But it is Middle Eastern, not European, countries which have received the most refugees. A Lebanese Baptist spoke of how her church had had to ‘move out of their comfort zone’ in response. Located in an area with a high Syrian refugee concentration, large numbers of refugees joined them for Lord’s Day worship. She recounted the example of the whole church praying with the wife of a kidnapped Alawite man, who was eventually released. She said that many Muslims come to the church because they feel accepted, telling the church, ‘you care’ and ‘your Jesus answers prayers.’
Examples like these are in contrast to the distinct lack of welcome which many European politicians are showing migrants. Rather than building fences and demonizing the outsider, we have a wonderful opportunity to love Jesus by loving the stranger (Matthew 25: 35).
Facing death for Jesus
If European Baptists are wrestling with how to creatively respond to showing care to Muslim migrants, many African churches are facing profound questions about how to confront violent Islamism. Boko Haram perpetrates mass killings of Christians (and other Muslims) in West Africa, and Al-Shabaab does likewise in East Africa. As one conference delegate asked: ‘how can Christians love their enemies when those enemies have publicly declared their goal is to eliminate Christianity?’
Israel Akanji, of First Baptist Church, Abuja, and the Christian Association of Nigeria, spoke of his important work with government and moderate Muslim leaders. Relationships with key imams, who oppose the methods and philosophies of Boko Haram, have been crucial in defusing and averting violence.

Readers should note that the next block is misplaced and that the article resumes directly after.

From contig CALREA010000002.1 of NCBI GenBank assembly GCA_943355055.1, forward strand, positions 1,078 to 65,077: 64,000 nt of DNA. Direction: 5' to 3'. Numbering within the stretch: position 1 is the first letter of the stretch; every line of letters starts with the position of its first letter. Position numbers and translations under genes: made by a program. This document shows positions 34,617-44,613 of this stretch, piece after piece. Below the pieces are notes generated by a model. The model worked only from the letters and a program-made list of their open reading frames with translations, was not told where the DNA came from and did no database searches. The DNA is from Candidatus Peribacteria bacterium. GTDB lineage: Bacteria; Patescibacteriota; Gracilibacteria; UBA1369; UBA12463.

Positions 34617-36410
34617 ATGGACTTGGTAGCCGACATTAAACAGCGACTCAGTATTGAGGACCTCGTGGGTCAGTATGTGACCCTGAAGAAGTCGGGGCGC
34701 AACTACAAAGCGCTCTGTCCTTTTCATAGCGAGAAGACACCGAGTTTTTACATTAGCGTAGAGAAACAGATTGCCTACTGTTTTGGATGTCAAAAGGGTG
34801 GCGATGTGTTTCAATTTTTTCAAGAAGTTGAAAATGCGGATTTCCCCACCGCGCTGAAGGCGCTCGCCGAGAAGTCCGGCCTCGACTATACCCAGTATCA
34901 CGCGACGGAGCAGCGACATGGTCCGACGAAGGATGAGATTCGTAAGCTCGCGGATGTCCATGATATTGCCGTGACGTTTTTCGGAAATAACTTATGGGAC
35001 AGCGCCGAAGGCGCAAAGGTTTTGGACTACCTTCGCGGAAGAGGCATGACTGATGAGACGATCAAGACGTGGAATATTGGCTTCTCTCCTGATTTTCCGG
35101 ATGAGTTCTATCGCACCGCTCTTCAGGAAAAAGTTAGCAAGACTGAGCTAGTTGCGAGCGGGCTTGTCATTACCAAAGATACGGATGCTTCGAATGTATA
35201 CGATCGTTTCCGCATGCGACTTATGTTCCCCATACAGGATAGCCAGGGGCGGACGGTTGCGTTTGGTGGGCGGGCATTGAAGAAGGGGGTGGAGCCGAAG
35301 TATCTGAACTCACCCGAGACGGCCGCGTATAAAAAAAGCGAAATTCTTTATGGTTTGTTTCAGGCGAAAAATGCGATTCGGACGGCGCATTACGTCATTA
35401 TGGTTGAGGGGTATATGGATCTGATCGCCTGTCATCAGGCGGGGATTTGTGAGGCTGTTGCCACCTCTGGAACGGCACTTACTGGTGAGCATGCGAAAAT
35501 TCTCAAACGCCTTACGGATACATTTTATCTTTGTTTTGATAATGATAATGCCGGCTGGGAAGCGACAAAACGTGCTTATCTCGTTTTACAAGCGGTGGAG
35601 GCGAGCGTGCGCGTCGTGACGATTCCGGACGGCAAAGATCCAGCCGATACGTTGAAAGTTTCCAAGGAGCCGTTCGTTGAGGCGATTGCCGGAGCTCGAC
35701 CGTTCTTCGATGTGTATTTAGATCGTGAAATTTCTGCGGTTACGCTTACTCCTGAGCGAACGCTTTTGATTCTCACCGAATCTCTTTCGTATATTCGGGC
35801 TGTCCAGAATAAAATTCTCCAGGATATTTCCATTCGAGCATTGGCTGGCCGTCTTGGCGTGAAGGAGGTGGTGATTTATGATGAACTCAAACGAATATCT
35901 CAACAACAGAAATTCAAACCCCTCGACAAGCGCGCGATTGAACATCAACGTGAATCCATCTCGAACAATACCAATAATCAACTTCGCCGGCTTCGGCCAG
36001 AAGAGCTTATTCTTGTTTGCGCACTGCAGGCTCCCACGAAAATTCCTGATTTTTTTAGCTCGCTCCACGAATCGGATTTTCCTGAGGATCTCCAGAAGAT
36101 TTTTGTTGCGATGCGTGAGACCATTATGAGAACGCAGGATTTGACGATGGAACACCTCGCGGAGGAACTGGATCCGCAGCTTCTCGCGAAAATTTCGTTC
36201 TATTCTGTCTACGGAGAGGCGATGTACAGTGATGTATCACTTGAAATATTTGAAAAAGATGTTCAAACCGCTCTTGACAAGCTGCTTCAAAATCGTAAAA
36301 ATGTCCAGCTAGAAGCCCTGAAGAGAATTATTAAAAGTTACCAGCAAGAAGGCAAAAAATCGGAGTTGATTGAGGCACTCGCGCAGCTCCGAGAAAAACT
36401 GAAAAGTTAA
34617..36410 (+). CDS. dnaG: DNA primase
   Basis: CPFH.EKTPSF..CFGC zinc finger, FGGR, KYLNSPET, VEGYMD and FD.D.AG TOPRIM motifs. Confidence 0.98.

Yet the Christian response to violence is theological, as well as political. Another Nigerian Baptist, John Enyinnaya, of the Baptist College of Theology, Owerri, was asked how to respond to enemies seeking to kill us: ‘How can Jesus be our security, when Christians are being slaughtered by Islamic fundamentalists?’ Dr Enyinnaya replied that ‘It is not that enemies and dangers are not there. The truth of the matter is that salvation in Christ helps us to live out those challenges.’
He identified one response to danger as being fear and flight. In contrast, he explained, the true Christian response is to look danger in the face and say ‘you cannot stop me, I will carry on my ministry, live my life, be the Christian that I am.’ As he concluded, ‘When a Christian is killed that is not a failure of God’s security. When a Christian dies, there is a welcome home for him. Look at these issues from the angle of big picture, kingdom of God. The Devil wants to destroy the church – and that is the one thing he cannot achieve. God’s plans will never be thwarted.’
How should the church respond to war and violence? Simply by being the church, an international body of peacemakers!
Show how faith in Jesus helps us overcome national divisions, care for the needy and the stranger, and even love those who hate us. The Durban Congress shows how Baptist churches around the world are doing that. Are we?
Picture: Brian Kaylor / EthicsDaily.com
Nick Megoran is a member of Heaton Baptist Church, Newcastle. He is a Baptist Union of Great Britain representative to the BWA, and co-chair of the Northumbria and Newcastle Universities Martin Luther King Peace Committee.